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AR# 25128

11.1 Release Note - Timing Analyzer- Why are my Timing Analyzer Results better than the Data Sheet numbers?

Description

When I view my timing results with Timing Analyzer, they are better than those in the Data Sheet specs. Why is this?

Solution

The numbers listed in Timing Analyzer are a much more accurate representation of your system; the Data Sheet specification is a worst case estimate to indicate whether a design will work. The number reported in Timing Analyzer is an accurate representation of your system. The given application that you are working with is better compensated in this instance by a System Synchronous setting. Only the worst case numbers can be represented in the Data sheet and the actual case only in Timing Analyzer.

The numbers listed in the actual Data Sheet are numbers that are measured on the device and are guaranteed for all designs that use the same conditions (see below). Two types of setup/hold times are listed. The first is Tpsdcm/Tphdcm or Tpsdll/Tphdll. These are setup/hold times for designs that use a DCM or DLL. The second type is Tpsfd/Tphfd. These are for designs that use global clock resources, but do not use a DCM or DLL. Each of these parameters have some specific conditions:

Global Clock Setup and Hold with DCM:

- The numbers listed are using the default I/O Standard (that is, LVTTL 12 mA FAST for Virtex-II devices).

- The input FF is in the IOB and is not using the IOB delay element. (This might vary depending on the device family. Check the Data Sheet to verify exact conditions.)

- The clock is coming in on a GCLK IOB and has an ideal IBUFG->DCM and DCM->BUFG connection. This means that the IBUFG and DCM or DCM and BUFG cannot be on opposite sides of the device (that is, GCLKIOB on the bottom of the device goes to DCM on the top of the device).

- Setup time is measured relative to the Global Clock input signal with the fastest route and the lightest load. Hold time is measured relative to the Global Clock input signal with the slowest route and heaviest load. This means that the setup/hold reported here should be more "worst case" than what is reported by static Timing.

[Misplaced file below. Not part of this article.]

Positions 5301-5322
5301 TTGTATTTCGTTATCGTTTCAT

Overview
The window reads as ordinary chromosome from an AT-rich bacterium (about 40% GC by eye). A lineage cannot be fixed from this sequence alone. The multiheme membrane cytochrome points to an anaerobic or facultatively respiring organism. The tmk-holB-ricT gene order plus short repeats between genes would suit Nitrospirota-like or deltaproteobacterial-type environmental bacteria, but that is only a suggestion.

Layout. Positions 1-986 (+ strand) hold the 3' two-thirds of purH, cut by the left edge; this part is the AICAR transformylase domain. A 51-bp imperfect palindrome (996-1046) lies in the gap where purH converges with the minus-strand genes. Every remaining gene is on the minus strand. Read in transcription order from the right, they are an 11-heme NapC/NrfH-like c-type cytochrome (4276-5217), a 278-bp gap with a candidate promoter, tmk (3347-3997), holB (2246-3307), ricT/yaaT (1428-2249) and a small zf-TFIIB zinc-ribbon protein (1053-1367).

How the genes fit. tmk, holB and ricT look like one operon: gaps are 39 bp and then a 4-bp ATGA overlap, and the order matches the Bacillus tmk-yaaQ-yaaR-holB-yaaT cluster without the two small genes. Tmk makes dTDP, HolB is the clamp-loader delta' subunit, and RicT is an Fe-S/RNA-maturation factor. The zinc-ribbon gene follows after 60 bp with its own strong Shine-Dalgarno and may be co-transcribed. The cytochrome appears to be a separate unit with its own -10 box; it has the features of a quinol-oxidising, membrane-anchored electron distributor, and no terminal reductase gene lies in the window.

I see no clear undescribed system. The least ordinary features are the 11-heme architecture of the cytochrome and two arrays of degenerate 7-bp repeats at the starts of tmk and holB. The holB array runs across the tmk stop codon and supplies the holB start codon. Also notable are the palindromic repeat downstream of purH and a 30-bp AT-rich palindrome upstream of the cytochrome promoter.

Global Clock Setup and Hold without DCM:

- The numbers listed are using the default I/O Standard (that is, LVTTL 12mA FAST for Virtex-II devices).

- The input FF is in the IOB, and is using the IOB delay element. (This might vary depending on device family. Check the Data Sheet to verify exact conditions.)

- The clock is coming in on a GCLK IOB, and has an ideal IBUFG->BUFG connection. This means that the IBUFG and BUFG cannot be on opposite sides of the device (that is, GCLKIOB on the bottom of the device goes to BUFG on the top of the device).

- Setup time is measured relative to the Global Clock input signal with the fastest route and the lightest load. Hold time is measured relative to the Global Clock input signal with the slowest route and heaviest load. This means that the setup/hold reported here should be more "worst case" than what is reported by static Timing.

The numbers listed in the "Data Sheet Section" of the timing report are design-specific and calculated based on several measured values (Tiopi, Tiopick, Tgio, net delay, Tdcmino, etc.). The numbers are more accurate to the specific design. Both numbers are correct, but for the following reasons you might see a discrepancy between the Data Sheet and the "Data Sheet Section" of the report:

- The IOSTANDARD for the Data and/or Clock is not the default (that is, LVTTL 12 mA fast for Virtex-II). In this case, you will have to adjust the number in the Data Sheet using the I/O Adjustment tables.

- The implementation tools did not do an ideal job on the automatic clock placement (that is, GCLKIOB and DCM are on opposite sides of the device).

- The input FF is not in the IOB.

- The input FF is in the IOB, but uses or does not use the Delay element when it is supposed to.

- Either all or part of the clock does not use global routing (that is, if you gate the clock or use local clocking, the numbers will change).

In any case, the easiest way to check all of these conditions is to use FPGA Editor. Even in ideal conditions, or with all adjustments made, you will never get a direct correlation between the Data Sheet and the "Data Sheet Section" because the Data Sheet is more "worst case." The Data Sheet numbers can be used to estimate your I/O Timing before the design process, but the static timing "Data Sheet Report" should be used to get the actual I/O timing of a completed design. Also, the setup/hold times reported in the "Data Sheet Section" can be hand-calculated using the numbers reported by the OFFSET/IN constraints in the verbose section of the timing report.

Timing Analyzer does include the IOSTANDARD during the analysis of a design. The delays associated with the PAD will change based upon the IOSTANDARD that is used in the design for both Data and Clock pads. Timing Analysis automatically adjusts the delays through the Pads based upon the IOSTANDARD that is used.

AR# 25128
Date Created 09/04/2007
Last Updated 12/15/2012
Status Active
Type General Article